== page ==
Sunday, July 23, 2006

TV: 24 -- like 60 Minutes with less action

Let me try a theory at this with them, Cheryl. We're watching the show on Wednesday afternoon and here we are in the middle... "The Centox is about to be released through the natural gas pipeline, all hell is about to break loose," and Jack pauses to give a nice, big wet kiss to Audrey, and Joel looks at me and says, "We've got to keep the women."
[. . .]
And I said, "I know. You cover all the demographics in this show. You've got romance in the middle of terrorism," but it's a business. You're trying to get all demographics. You want young people so you've got Kim in there acting like she does. That's what so amazing about this. You have to factor all these things in. It's a business. It's your creative life; you're having fun doing it, but there are business requirements that you have to meet if you want to continue to grow the audience which you have. Is that not brilliant or what, for me to understand that?
-- 24 fan and rotund, authoritarian cheerleader Rush Limbaugh

Out of respect for Shirley Douglas and Donald Sutherland, we've avoided reviewing the Fox garbage starring Kiefer Sutherland. Then, last week, a Common Ills community member (West) mentioned that Matthew Rothschild recently noted how hideous the show was. Would we (Ava and C.I.) tackle it now, West wondered?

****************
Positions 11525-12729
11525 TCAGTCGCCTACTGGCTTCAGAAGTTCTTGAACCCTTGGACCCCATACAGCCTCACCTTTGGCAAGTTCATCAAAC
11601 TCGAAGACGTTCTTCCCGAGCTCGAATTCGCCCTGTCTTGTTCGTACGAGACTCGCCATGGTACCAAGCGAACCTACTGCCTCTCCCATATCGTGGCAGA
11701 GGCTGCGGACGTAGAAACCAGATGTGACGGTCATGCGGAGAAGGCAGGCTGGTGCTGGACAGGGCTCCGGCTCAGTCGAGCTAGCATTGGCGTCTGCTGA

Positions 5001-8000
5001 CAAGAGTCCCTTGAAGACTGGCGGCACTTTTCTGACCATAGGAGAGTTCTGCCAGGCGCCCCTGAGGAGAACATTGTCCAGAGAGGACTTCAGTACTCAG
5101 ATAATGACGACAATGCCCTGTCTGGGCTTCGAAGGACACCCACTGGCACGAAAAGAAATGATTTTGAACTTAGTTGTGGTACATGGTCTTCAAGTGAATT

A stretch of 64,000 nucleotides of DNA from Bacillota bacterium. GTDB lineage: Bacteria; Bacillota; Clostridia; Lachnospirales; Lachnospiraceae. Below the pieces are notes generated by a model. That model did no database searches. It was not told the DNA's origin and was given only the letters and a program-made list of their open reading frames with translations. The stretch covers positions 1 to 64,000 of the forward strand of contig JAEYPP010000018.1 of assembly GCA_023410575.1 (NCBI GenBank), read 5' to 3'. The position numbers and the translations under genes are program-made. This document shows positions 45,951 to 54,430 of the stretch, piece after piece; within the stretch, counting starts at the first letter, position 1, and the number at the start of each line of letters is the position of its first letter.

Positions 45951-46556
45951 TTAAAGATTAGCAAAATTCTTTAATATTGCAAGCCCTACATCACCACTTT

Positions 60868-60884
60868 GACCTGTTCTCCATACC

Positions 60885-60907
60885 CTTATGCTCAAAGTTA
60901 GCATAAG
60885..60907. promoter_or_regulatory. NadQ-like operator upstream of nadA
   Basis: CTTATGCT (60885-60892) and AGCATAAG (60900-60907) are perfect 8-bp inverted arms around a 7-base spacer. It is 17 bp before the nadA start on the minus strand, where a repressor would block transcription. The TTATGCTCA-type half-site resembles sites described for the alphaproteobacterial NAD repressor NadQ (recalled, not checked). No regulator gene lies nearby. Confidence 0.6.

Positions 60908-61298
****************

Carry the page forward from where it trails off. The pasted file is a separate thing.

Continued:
Far be it from us to leave Rothschild hanging. Could we do a review about 24 without delving into the reality of the Julia Roberts and Kiefer Sutherland break up? Or without cracking at least a few jokes?

We pictured the show zipping along full speed and spending our time during the commercial breaks talking about the things that didn't quite make it into the press. (Okay, we can't resist. Celeste? Really now. That's all we'll say other than, eczema! We're done. We're minding our Ps&Qs now.) But we never had time to relive reality versus what passed for coverage 'back in the day.' Not even a chance to talk about how lucky Julia Roberts was to end that when she did. Why? We didn't relax during the commercials -- we were too busy trying to stay awake.

24 -- it's like 60 Minutes with less action. If you know of the show, you know it's "trick" and you may be fully aware that Falcon Crest hack Joel Surnow really didn't "create" anything original with 24 because many others such as Patrick Sheane Duncan (with the 1995 film Nick of Time) have tried the same thing before.